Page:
One of the specialty’s true pioneers was Frank H. Krusen, MD. Having undergone treatment for his own tuberculosis, Dr. Krusen later researched the uses of physical medicine and soon made it his career. After initiating a program in physical therapy at Temple University, Dr. Krusen moved to Mayo Clinic in 1936 where he developed a Department of Physical Medicine. His training program there developed into the first three-year residency in physical medicine in the United States.
Dr. Krusen along with fourteen other “physical therapy physicians” (as physiatrists were known at the time) found themselves with different interests and concerns than their colleagues the physical therapists and radiologists. They began to promote physical medicine as a specialty. They asked the American Medical Association (AMA) for specialty status and an examining board for physical medicine.
In 1938, Dr. Krusen proposed the term “physiatrist” to identify the physician specializing in physical medicine. To avoid confusion with psychiatry, he proposed a different pronunciation, with emphasis on the third syllable. However, it wasn’t until 1946 that the AMA sponsored the term.
The American Board of Physical Medicine
Starting in 1936, Dr. Krusen and 13 other pioneering physiatrists began a decade of work to establish physical medicine and rehabilitation as a specialty. During those years there were many meetings and letters between physiatrists, the AMA, the American Board of Medical Specialties (ABMS), and specialty boards already in existence. Many supported the idea, including the War Department and the US Navy. Everyone agreed there should be certification, but opinions differed on how it should be based and financed. Some thought physical medicine should have its own specialty status, while others thought certification should be a division of another existing specialty board. Academy members also considered forming an autonomous board on their own with the hope that it might later be recognized by ABMS.
In early 1947, Drs. Krusen, Walter Zeiter, and John Coulter presented yet another revamped plan for the organization and financing of an American Board of Physical Medicine and Rehabilitation to ABMS. This time they succeeded. On February 27, the American Board of Physical Medicine was incorporated. It was officially recognized by ABMS and the AMA, and Dr. Krusen was named the first chairman.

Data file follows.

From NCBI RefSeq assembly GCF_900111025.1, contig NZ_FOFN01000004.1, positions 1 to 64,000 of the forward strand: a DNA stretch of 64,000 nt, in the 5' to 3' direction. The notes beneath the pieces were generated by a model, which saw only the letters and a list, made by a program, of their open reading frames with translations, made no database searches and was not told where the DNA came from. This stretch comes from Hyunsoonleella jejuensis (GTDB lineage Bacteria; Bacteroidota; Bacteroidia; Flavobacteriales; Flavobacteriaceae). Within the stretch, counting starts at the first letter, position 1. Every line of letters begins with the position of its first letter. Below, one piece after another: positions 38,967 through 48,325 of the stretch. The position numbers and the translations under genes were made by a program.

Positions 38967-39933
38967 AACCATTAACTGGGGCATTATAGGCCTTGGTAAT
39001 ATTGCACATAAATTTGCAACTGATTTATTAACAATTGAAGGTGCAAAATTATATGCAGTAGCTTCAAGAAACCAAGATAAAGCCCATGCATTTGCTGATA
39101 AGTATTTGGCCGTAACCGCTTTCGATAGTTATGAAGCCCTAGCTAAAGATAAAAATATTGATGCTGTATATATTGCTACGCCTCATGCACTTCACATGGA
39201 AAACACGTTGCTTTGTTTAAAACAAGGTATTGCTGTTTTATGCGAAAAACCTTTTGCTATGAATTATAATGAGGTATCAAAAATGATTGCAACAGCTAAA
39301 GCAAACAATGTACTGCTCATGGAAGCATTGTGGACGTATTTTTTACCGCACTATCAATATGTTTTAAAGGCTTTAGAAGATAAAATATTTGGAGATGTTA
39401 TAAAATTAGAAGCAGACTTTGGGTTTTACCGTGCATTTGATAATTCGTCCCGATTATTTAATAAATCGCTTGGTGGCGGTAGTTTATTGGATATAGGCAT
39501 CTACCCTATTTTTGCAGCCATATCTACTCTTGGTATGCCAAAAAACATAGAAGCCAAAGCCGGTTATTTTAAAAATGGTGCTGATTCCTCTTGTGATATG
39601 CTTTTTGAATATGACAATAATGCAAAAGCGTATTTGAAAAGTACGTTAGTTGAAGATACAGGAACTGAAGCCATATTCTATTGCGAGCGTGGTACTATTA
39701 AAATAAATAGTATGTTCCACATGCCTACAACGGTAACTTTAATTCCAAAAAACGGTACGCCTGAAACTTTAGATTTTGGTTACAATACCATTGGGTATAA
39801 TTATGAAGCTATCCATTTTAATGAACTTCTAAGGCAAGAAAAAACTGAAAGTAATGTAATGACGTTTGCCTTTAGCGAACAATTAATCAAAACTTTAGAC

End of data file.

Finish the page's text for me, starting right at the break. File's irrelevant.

That year, almost 80 physicians took the first Board exam in Minneapolis. Written exams were given on the first day and oral exams were given on the second day. Later that month, 91 physiatrists were approved as charter diplomates in physical medicine. Around 30 of the physical medicine “pioneers” received certification without having to take the exam.
Notable dates in the history of PM&R:
1941: US involvement in WWII begins, which broadened the focus of physical medicine to now become a comprehensive restoration of a patient’s capabilities as injured soldiers returned home for treatment.
1943: Baruch committee established which, after three-month survey, recommended establishment of teaching and research centers in PM&R, establishment of fellowships and residencies in PM&R, promotion of PM&R in medical schools, promotion of wartime and post-war physical rehabilitation; and development of an American Board of Physical Medicine and Rehabilitation.
1945: Section on PM&R established in AMA
1946: The Council on Physical Medicine voted to sponsor the term “physiatrist” as designation for physicians specializing in physical medicine; residencies or fellowships in PM&R established in 25 hospitals.
1952: More than 21,200 cases of polio are reported. The polio epidemic dominated the attention of PM&R physicians until 1955 when the Salk vaccine was invented.
1958: Vocational Rehabilitation Act adds training funds for resident stipends in PM&R
1965: Enactment of Medicare and Medicaid
1972: Medicare coverage expands to include disabled and inpatient rehabilitation
1987: ABPMR votes to issue only 10-year certificates beginning in 1993.